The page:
#KickLeftLion: The importance of local magazines

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In the noughties people from Nottingham were so poor that they used to eat each other. Sometimes they did this for fun. There was at least one hundred shooting per day, everyone was permanently hammered, and the average IQ was 11 (pushed up thanks to folk from West Bridgford). Of course none of this is true but it felt like it was due to negative headlines in the media. At one point we were ‘Shottingham’, on account of some sporadic shootings, as well as binge capital of Britain (labels we addressed in our first issue)

Sex and violence.

It all happened here.

Yeah, right.

Three men from Nottingham were irritated by these negative stereotypes and so set up LeftLion, an arts and culture listing magazine that is somewhere between Time Out and Viz. For nearly ten years now I’ve sweated my guts out for this bi-monthly rag and never been paid a penny. I’ve done it because you have to shape the kind of city you want to live in. If other publications aren’t doing their job, do it for them. Get meh?

I mention this because LeftLion is now threatening to go monthly if successful with a Kickstarter campaign started on 16 August. If we raise our goal of £10,000 then that means I will have to give up even more of my free time. The money raised will pay for the extra editions and to help widen our distribution. LeftLion is completely funded through advertising and has never received any form of grant or funding. So it’s about time we asked you lot to dip your hands into your pockets.

RW2As the Literature Editor I have organised spoken word events such as Scribal Gathering, bringing the likes of Chester P to Nottingham, literature podcasts, mini festivals such as The Canning Circus Festival , taken the piss out of Damien Hirst at the British Art Show at the ‘Tempreh, as well as created and developed the WriteLion brand, which at present dedicates two pages to poetry and literature. We have our own literary cartoon in Readers’ Wives (see above) and after discovering that Katie Price outsold the Booker Shortlist created Katie Half-Price reviews. But our primary aim is to support and promote local events at every opportunity. For example, we feature reviews of the entire shortlist for the East Midlands Book Award as well as interviews with the featured authors. Who else does this locally? With a readership of around 40,000 we easily offer more exposure to books and poetry than specialist publications.

Three of our featured artists in Dawn of the Unread have illustrated articles in LeftLion in the past: Judit Ferencz who helped create our current comic Psychos; Rikki Marr, who is working with former LeftLion editor Al Needham on our Bendigo chapter; and Steve Larder, who will be working with Alan Gibbons on our Geoffrey Trease comic.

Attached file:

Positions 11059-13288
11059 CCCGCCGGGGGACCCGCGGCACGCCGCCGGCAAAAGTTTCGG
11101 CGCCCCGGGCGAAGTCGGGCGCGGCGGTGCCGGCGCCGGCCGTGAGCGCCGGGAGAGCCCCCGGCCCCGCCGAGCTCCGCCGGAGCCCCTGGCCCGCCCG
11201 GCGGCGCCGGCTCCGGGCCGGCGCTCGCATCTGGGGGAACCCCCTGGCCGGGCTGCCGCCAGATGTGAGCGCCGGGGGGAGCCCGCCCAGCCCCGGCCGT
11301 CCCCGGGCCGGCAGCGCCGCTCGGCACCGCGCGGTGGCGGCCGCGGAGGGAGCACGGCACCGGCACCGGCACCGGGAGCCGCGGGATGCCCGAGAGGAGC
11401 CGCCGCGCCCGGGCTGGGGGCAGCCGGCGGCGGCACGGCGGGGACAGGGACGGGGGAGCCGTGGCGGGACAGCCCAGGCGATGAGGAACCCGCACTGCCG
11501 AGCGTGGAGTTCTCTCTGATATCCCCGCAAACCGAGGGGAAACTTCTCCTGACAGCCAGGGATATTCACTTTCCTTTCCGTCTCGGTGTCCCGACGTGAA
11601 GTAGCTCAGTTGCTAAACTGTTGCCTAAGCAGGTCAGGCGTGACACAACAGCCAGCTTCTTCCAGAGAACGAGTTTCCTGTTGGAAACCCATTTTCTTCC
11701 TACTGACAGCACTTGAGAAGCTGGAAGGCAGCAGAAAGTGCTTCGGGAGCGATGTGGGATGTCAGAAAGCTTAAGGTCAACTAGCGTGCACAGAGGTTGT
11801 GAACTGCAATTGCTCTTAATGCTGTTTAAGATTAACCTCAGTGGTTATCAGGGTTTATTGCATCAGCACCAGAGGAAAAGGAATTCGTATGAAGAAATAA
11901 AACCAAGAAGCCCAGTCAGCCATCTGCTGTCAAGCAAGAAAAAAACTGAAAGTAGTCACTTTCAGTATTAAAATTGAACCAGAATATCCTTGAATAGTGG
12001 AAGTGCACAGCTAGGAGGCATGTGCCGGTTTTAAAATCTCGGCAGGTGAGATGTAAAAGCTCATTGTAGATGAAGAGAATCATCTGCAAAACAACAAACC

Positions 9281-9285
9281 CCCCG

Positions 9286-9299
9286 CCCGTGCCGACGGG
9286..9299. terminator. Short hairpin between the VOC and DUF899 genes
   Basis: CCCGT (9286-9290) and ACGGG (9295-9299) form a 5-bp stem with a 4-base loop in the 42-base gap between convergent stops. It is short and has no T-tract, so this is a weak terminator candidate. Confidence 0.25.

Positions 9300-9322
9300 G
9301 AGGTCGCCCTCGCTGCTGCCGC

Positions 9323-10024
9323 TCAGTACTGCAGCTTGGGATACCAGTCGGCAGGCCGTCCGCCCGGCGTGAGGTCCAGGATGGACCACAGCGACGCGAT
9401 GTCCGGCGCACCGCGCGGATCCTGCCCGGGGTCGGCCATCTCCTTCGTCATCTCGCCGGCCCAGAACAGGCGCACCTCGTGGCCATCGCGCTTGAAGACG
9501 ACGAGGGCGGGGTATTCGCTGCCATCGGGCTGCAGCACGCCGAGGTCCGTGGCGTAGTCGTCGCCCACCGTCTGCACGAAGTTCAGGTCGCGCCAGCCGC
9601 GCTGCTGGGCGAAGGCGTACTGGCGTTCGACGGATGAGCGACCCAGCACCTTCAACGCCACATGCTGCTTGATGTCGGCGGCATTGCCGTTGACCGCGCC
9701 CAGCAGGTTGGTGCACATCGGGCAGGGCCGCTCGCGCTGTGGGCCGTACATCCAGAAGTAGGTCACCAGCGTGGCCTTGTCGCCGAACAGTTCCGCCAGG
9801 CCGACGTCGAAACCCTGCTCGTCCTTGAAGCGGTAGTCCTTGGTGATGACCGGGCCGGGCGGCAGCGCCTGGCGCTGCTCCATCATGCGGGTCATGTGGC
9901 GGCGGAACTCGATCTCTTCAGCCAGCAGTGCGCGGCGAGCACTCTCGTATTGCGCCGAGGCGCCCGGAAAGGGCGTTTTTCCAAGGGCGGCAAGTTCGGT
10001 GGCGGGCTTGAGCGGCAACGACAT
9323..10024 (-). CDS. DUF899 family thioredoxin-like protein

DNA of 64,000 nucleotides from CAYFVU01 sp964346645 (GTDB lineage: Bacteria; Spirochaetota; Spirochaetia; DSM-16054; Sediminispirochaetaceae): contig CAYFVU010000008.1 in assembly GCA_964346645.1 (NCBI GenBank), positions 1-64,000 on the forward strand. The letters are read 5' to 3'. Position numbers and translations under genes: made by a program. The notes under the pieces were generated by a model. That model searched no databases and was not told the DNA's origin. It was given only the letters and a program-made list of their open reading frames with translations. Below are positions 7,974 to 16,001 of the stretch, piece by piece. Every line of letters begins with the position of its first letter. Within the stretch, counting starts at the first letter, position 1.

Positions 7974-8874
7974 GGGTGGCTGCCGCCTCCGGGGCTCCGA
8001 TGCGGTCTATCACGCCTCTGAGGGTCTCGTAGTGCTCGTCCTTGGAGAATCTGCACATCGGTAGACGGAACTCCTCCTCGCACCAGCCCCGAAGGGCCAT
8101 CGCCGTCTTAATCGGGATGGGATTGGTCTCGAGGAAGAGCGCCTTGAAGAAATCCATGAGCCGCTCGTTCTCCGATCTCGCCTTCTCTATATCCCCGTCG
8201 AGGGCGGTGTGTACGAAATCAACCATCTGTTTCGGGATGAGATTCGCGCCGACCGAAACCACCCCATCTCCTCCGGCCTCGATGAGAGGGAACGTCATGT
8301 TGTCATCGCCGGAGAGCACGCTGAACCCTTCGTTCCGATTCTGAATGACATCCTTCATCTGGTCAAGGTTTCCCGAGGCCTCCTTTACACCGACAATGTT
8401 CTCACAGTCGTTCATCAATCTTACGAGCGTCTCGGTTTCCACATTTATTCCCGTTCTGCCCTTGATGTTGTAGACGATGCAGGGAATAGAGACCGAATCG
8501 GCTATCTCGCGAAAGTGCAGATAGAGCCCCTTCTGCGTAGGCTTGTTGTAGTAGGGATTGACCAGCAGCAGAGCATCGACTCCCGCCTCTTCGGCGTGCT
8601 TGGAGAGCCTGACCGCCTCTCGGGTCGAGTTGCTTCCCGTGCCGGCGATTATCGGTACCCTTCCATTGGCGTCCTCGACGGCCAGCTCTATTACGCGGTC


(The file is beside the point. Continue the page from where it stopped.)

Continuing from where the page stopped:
All of our commissioned writers (except Kevin Jackson) have either written for LeftLion or had their work reviewed in it at some stage. I met our script editor Adrian Reynolds after interviewing him in the mag, and Aly Stoneman, who writes about Ms. Hood, is the LeftLion Poetry Editor. LeftLion are also a partner with Dawn of the Unread, and have lobbed over a bit of cash as well as offering discounted advertising, support through social media and just stuff.  So you can see why I’ve decided to dedicate this week’s blog to their (our) Kickstarter campaign.

Dawn of the Unread is a celebration of local literary history. It strives to support libraries and independent bookshops and any other organisation which helps promote reading. LeftLion is integral to this process and one of the few magazines actively dedicated to reviewing at least one self-published book, pamphlet or DIY zine per issue. They are integral to Nottingham’s current bid to become a UNESCO City of Literature as they demonstrate our thriving grassroots literary scene. It was LeftLion that started the ‘there is a lighthouse and it never goes out’ campaign, asking people to post pictures of themselves reading Alison Moore’s The Lighthouse to help support her Booker nomination.

But be under no illusion that the Kickstarter needs to be successful because it sends out the message that Nottingham demands quality, irreverent publications. If you like culture and chelp support it now. If you don’t know what chelp is, read LeftLion. And if you want the rest of the planet to think we eat our babies and have an IQ of 11, do nothing at all. VISIT THE KICKSTARTER PAGE HERE

Dawn of the Unread would like to thank two of commissioned authors, Nicola Monaghan and Alison Moore, who have kindly donated lots of signed copies of their books to be given away as prizes in the Kickstarter campaign. I’d like to thank their publishers Salt and Vintage too. Nicola also appears in our Kickstarter promotional video.

A SELECTION OF INTERVIEWS IN LEFTLION WHICH FEATURE SOME OF OUR COMMISSIONED AUTHORS

 

 

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One thought on “#KickLeftLion: The importance of local magazines

  1. Pingback: Always judge a book by its cover: Judit Ferencz | Dawn of the Unread

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